Sustaining and Embedding Innovations - wiki JISC Sustaining and Embedding Innovations / Business opportunities
  • If you are citizen of an European Union member nation, you may not use this service unless you are at least 16 years old.

  • You already know Dokkio is an AI-powered assistant to organize & manage your digital files & messages. Very soon, Dokkio will support Outlook as well as One Drive. Check it out today!


Business opportunities

Institutions and projects should consider business opportunities that may arise from the development of products and expertise as a result of innovation projects. There could be potential markets in the UK and overseas, particularly as HEIs and FECs have built considerable expertise from investments in innovation projects by key agencies such as HEFCE, HEFCW, JISC, SFC, Higher Education Academy and Becta. It is highly likely that overseas HEIs would want to draw on such experience and expertise in their modernisation programmes and many may be willing to pay for this (either directly or via funding/aid programmes). It would have to be remembered that agency-funded projects normally stipulate that project outputs are to be made freely available to the sector, however value-added services could be developed around such outputs. As an example, the University of Hertfordshire has developed a change management process (called CABLE – Change Academy for Blended Learning Enhancement), based on the Higher Education Academy Change Academy and it has now built on this with a service called CABLE Transfer, where the University offers a service to other HEIs to transfer the skills and expertise in implementing the change process, so that others can implement the model itself.  The CABLE Transfer site utilises the Ning social network and contains a range of resources that other HEIs can use to implement the CABLE change process.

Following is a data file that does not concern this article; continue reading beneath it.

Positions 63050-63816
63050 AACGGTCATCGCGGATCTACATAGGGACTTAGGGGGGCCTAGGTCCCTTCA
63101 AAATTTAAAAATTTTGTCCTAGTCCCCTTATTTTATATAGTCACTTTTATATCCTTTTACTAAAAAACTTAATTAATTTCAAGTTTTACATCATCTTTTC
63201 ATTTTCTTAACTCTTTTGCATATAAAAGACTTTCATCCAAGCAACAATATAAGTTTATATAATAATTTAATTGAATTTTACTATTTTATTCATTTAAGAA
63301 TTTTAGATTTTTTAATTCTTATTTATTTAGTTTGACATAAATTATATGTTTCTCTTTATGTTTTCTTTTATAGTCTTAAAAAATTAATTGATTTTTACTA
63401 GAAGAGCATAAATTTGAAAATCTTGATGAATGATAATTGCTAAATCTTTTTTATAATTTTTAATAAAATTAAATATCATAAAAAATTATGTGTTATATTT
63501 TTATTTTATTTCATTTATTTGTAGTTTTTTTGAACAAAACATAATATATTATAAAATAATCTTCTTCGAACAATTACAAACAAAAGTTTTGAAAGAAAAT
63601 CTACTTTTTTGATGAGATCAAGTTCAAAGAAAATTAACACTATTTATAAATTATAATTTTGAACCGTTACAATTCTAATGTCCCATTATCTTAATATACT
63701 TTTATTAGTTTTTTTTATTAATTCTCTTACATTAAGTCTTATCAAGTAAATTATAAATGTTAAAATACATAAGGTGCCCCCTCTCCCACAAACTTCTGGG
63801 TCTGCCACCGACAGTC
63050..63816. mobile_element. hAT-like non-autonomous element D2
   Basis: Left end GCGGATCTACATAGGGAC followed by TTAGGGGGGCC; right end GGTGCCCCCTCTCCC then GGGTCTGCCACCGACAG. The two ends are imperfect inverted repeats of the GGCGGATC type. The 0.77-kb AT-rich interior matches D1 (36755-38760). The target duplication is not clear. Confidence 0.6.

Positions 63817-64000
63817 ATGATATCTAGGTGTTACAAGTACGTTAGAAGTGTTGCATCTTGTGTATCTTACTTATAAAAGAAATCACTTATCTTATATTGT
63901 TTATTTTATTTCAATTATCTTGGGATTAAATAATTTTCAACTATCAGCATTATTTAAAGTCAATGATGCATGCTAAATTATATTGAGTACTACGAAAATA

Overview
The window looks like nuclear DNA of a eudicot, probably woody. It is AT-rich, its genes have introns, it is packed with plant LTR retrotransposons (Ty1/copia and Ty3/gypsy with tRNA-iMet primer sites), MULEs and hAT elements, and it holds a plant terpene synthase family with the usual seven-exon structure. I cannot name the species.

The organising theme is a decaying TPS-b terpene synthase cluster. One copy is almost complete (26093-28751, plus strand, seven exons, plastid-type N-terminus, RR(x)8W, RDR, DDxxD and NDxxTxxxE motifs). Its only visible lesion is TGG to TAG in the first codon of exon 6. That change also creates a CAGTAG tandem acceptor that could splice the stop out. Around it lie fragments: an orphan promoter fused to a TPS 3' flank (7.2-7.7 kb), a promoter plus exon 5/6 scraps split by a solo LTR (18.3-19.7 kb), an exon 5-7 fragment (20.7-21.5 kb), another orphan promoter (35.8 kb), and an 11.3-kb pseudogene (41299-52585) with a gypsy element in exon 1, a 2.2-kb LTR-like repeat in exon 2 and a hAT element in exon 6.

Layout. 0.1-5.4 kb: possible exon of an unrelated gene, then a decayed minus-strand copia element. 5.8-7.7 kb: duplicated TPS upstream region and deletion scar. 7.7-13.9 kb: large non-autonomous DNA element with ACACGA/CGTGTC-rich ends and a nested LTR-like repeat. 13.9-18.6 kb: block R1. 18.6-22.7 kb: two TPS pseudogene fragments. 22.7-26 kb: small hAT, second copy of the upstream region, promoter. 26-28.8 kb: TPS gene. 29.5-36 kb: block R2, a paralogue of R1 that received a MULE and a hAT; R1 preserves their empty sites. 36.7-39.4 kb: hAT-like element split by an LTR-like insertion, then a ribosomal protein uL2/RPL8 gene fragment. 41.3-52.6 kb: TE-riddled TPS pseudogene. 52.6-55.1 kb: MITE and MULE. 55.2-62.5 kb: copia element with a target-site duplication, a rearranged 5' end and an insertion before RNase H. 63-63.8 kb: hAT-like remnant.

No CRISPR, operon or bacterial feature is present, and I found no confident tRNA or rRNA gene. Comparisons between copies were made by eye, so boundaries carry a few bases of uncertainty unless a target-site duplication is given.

Other “business” opportunities could include:


  • Selling learning content.
  • Selling toolkits and resources.
  • Selling expertise and services.
  • Developing business partnerships with other institutions and/or the private sector



The following section considers 'open' approaches to sustaining and embedding innovations but it need not be a case of “either/or” – commercial approaches can easily sit alongside open approaches. For example, a community could develop an open software system and then commercial companies could provide value-added products/ services around the system e.g. training, support, customisation, additional templates. This happens, for example, with open-source content management systems, such as Joomla and Drupal